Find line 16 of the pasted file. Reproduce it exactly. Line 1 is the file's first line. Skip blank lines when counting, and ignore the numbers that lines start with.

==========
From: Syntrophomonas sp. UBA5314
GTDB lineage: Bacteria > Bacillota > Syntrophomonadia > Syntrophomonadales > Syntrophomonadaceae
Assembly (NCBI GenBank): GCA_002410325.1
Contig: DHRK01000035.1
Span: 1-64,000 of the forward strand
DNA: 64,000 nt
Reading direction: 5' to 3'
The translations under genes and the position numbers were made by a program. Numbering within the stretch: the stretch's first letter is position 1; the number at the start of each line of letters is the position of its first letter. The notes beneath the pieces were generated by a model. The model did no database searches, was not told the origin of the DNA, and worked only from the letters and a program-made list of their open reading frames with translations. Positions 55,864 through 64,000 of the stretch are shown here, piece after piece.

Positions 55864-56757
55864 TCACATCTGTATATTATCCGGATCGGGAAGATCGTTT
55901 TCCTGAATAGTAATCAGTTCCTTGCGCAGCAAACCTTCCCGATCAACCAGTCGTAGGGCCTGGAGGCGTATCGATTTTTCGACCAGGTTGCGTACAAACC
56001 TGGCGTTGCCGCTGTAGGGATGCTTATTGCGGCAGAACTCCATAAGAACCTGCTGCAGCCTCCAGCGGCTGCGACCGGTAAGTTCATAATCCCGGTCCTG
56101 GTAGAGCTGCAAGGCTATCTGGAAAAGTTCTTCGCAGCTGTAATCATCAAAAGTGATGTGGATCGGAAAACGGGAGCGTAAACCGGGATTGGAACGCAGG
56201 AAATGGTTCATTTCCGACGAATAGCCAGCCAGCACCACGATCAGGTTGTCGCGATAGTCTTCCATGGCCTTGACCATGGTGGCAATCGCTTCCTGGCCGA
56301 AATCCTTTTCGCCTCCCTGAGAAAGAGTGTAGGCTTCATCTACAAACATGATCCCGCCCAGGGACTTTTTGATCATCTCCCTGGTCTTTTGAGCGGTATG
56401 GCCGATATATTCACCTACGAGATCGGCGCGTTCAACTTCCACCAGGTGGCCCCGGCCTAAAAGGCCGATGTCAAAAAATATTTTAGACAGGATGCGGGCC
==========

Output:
56401 GCCGATATATTCACCTACGAGATCGGCGCGTTCAACTTCCACCAGGTGGCCCCGGCCTAAAAGGCCGATGTCAAAAAATATTTTAGACAGGATGCGGGCC